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France whale: Lost mammal stuck in River Seine to get vitamin boost

Image shows Beluga whaleGetty Images

French officials desperately trying to rescue a beluga whale trapped in the River Seine have come up with a new strategy – a vitamin cocktail.

According to AFP, rescuers hope it will help the lost whale regain its appetite and the energy needed to return to sea.

The visibly malnourished mammal was first spotted in the river on Tuesday, around 70km (44 miles) north of Paris.

After failed attempts to encourage it to swim out, the animal remains stuck and scientists worry for its health.

So far rescuers have offered up frozen herring and live trout for the four-metre whale to eat, but a local official in Eure, Isabelle Dorliat-Pouzet, said the animal did not appear to have accepted either.

“It’s quite emaciated and seems to be having trouble eating,” AFP quoted her as saying on Saturday.

Authorities hope that injecting the stranded animal with vitamins will stimulate its appetite and help it to make the long 160km (100 mile) return journey back up the river and out to the English Channel, where it can swim back to its Arctic habitat.

Another option being considered is to remove the whale from the river entirely, but this would require the mammal having enough strength to survive an even riskier journey.

Image shows Beluga whale

Getty Images

Officials said on Saturday that small spots had appeared on the whale’s skin, but it was not clear yet whether this was a reaction to the fresh water of the River Seine – as opposed to its natural salt water habitat – or a sign of the animal’s deteriorating health.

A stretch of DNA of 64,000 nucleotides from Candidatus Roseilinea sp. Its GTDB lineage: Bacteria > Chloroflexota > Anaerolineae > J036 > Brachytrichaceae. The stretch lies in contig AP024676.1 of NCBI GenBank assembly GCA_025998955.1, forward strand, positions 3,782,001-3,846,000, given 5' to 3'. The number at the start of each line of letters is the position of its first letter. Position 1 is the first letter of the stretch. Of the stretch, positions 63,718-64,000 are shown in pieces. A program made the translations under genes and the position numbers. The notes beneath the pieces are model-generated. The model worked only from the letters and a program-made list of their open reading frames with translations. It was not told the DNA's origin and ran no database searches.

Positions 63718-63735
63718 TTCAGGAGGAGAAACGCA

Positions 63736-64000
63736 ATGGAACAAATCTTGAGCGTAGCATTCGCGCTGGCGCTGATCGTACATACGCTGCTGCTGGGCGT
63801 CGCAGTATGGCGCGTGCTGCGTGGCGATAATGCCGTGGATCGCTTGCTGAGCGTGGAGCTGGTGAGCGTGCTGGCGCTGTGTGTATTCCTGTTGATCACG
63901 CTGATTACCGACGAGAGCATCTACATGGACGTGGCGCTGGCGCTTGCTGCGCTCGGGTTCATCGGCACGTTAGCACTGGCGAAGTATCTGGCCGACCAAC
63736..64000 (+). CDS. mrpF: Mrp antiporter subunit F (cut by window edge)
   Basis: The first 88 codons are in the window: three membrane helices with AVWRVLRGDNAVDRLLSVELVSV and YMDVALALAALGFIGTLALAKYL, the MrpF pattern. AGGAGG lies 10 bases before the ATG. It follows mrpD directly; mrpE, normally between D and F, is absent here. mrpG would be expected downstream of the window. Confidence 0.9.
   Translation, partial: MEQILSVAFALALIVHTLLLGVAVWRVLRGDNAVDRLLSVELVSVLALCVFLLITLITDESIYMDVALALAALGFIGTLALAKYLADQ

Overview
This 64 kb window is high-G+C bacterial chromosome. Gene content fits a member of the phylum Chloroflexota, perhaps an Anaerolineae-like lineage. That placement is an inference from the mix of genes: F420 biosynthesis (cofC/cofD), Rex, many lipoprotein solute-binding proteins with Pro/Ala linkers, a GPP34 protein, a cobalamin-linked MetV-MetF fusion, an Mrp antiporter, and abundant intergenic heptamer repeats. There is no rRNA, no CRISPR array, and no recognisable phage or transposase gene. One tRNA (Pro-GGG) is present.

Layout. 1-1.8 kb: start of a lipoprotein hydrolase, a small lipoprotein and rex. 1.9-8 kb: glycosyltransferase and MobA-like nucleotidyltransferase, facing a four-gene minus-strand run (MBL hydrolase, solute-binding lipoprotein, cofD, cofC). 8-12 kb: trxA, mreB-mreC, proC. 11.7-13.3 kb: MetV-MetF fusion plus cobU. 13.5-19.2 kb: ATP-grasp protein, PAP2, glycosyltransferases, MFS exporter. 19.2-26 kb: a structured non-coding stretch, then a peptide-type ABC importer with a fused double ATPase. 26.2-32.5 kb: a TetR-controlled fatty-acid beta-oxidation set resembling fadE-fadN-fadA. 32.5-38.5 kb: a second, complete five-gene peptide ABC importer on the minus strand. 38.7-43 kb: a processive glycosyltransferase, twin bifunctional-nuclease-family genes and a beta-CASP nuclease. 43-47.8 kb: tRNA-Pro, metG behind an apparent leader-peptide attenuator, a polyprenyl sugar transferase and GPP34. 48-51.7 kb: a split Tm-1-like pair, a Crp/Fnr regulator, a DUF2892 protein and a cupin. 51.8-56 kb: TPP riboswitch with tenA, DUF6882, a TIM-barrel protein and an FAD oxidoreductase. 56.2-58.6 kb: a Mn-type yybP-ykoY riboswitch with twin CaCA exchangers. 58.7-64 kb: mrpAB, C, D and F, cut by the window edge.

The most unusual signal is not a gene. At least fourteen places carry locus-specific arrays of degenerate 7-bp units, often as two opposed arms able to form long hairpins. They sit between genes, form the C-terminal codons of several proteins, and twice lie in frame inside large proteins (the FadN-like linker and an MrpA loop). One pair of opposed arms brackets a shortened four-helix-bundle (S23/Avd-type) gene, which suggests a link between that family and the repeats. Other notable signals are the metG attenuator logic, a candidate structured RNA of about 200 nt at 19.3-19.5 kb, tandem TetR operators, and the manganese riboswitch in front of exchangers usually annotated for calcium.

Scientific observers said the whale was behaving skittishly, rising to the surface only briefly, and emitting fewer of the songs expected of a whale – raising further concerns over its wellbeing.

Experts are puzzled how the whale managed to stray so far from its natural habitat – the cold waters of the Arctic and sub-Arctic.

Belugas occasionally venture south in the autumn to feed as ice forms, but it is rare for them to travel so far from their native home. But similar stories are not unheard of.

In May, a killer whale was found dead after swimming up the River Seine in Normandy. A plan to guide the four-metre male orca back to the sea using sound stimuli failed, and experts later concluded it was seriously ill.

This came just weeks after a humpback whale seen swimming in the same stretch of water had died. It was thought to have found its way into the Thames because of a navigational error, possibly during high tides.

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